Harwell, R-Nashville, spent Monday and Tuesday stumping for House GOP candidates in Northeast Tennessee.
“I told my members when I became speaker, I would be speaker for the entire body, and I would treat every member with respect, dignity and try to be fair to everyone,” Harwell said at a reception hosted by state Rep. Tony Shipley, R-Kingsport. “It is my goal to make sure we continue that fine heritage of our state. I never wanted to see us get embroiled in the partisan bickering that exists in Washington, D.C., that has about brought this nation to its knees. I’m proud to say that our Republican majority, I think, has treated the Democrat Party with respect. ... I was there back when we were not always treated that well as a minority party. We haven’t treated the Democrats in a way we were treated. We are called to treat the Democrats in a way we would have liked to be treated. And if we do that, there’s no doubt in my mind we will be the majority party in this state for a long time.”
The state Senate’s political makeup is 20 Republicans and 13 Democrats, while Republicans hold a 64-34 majority in the House.
With those majorities, new district boundary lines were drawn and passed by the legislature this year based on the 2010 Census.
In the November general election, Harwell predicted “anywhere from two to 10” pickups of House seats for Republicans.
A GOP supermajority in the House, said Harwell, would allow her to suspend rules and move agenda items faster.
At the reception, Harwell praised Shipley’s work in passing synthetic drug legislation and the legislature’s moves to pass a balanced state budget, add to the state’s reserve fund, and lower the sales tax on food.
“We’re doing it right...” Harwell said. “We want to be the best place in the nation to own and operate a business. The U.S Chamber of Commerce put us as the fourth-best place in the nation to own or operate a business. ... We understand that if we’re going to bring the economy back, it’s not going to be some magic trick in Washington. ... It is going to be the small business owners who create those jobs.”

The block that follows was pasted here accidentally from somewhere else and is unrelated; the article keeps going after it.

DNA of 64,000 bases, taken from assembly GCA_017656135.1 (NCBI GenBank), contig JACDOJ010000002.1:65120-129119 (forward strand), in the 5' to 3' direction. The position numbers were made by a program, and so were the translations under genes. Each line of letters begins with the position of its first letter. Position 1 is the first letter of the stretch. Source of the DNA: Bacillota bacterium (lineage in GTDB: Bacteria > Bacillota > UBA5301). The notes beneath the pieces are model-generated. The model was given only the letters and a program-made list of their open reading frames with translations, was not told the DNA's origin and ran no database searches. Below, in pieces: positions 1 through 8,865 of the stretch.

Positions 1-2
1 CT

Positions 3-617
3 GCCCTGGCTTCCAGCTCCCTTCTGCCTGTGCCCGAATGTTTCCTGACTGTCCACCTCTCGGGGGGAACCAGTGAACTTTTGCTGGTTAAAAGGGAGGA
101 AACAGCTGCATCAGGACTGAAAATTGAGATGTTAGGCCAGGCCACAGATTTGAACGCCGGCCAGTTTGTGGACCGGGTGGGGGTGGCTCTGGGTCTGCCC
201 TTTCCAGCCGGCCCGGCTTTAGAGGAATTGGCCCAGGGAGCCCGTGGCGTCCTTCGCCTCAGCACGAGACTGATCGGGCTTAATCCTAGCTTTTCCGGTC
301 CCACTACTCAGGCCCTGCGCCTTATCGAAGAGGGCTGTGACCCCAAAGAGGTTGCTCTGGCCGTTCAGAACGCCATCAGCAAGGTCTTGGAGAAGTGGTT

At the end of the reception, Harwell was asked about Shipley’s push for closed primaries in the state.
Shipley advocated closed primaries following his 10-vote win over former Kingsport Alderman Ben Mallicote in the August GOP primary.
Shipley said following the reception that closed primaries had moved to “about 10th on my list of priorities.”
Neither GOP Lt. Gov. Ron Ramsey of Blountville nor Harwell has expressed support for the idea.
“Our party is continuing to grow,” Harwell said. “When it grows, people are going to make a decision not to be Democrats any more, and they are going to want to be in the Republican primary. We’ve got to tread carefully. I understand some people have a great concern allowing Democrats to vote in the Republican primary. ... We would have to change a lot. We would have to register to vote by primary, which we don’t currently do. We have a growing population that’s more and more independent in their thinking and not held to one party or the other. They will vote for the person.”
Harwell, a former Tennessee Republican Party chair, is currently serving her 12th term in the House.